Prior to the demonstration, however, the Left Party-PDS organization in Berlin declared it would not support the anti-war protest or urge its members to take part. Unwilling to challenge the stance taken by the PDS in Berlin Lafontaine did not speak at the rally Saturday and no delegation from Left Party-PDS took part on the demonstration.

A similar stance was adopted by Verdi, the public service employees union. While the union’s district organization declared its readiness to support the demonstration, Verdi’s state organisation stated its opposition on the grounds that the call for the protest did not expressly include the right of existence of the state of Israel. As a result, no trade union banners were to be seen on the demonstration.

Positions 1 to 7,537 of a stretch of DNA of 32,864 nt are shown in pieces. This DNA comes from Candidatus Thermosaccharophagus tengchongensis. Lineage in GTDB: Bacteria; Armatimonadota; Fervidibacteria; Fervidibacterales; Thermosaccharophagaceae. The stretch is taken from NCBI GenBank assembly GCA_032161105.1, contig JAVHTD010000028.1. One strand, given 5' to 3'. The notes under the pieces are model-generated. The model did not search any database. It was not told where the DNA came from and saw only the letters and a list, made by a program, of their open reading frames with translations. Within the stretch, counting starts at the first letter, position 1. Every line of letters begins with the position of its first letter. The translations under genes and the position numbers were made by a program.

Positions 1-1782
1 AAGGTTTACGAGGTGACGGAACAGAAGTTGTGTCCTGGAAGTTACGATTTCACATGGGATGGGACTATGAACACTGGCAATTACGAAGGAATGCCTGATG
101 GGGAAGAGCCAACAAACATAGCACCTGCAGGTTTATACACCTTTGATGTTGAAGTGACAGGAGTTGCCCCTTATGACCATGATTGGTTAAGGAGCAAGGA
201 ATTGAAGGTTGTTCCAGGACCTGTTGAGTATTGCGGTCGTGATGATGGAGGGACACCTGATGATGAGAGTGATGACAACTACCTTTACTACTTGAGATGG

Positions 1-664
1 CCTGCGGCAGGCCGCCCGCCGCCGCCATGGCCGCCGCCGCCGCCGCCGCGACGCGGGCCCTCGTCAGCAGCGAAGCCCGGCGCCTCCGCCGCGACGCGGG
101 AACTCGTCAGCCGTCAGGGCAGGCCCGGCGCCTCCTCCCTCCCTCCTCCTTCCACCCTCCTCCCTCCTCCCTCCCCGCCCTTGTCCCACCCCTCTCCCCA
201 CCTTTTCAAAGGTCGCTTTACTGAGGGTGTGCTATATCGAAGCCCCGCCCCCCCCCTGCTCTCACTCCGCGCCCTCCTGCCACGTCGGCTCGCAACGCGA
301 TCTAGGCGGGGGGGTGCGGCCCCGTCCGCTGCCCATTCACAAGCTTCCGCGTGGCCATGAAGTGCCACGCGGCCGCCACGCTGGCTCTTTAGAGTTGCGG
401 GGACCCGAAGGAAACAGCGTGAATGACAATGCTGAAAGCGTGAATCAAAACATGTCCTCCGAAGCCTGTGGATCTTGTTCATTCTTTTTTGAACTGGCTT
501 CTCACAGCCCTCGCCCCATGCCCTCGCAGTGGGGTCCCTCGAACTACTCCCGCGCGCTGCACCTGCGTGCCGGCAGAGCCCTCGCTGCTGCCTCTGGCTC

Members of the German Socialist Equality Party (Partei für Soziale Gleichheit-PSG) distributed thousands of copies of a leaflet denouncing the ban on free speech launched by the Berlin state interior minister.

At the rally that closed the demonstration a member of the Left Party-PDS, Wolfgang Gehrcke, addressed the assembled marchers, but made no reference to his party’s refusal to support the rally. Instead Gehrcke spoke on behalf of a delegation of European “lefts” who had recently visited Lebanon.

While banners on the demonstration indicted the German government for its support for the US-Israeli war and its share in the responsibility for the loss of life in Lebanon, Gehrcke said nothing about the Merkel regime’s support for the aggression and restricted his criticism to its delivery of weapons to the Israeli government. Nor did he make any criticism of the latest UN resolution. Instead Gehrcke pleaded vaguely for an end to hatred and for “good neighbourly relations” in the region.

WSWS reporters at the Berlin rally interviewed a number of participants, including Ali Sleiman Machoun. Ali lived in Sweden for 20 years, before moving to Germany five years ago.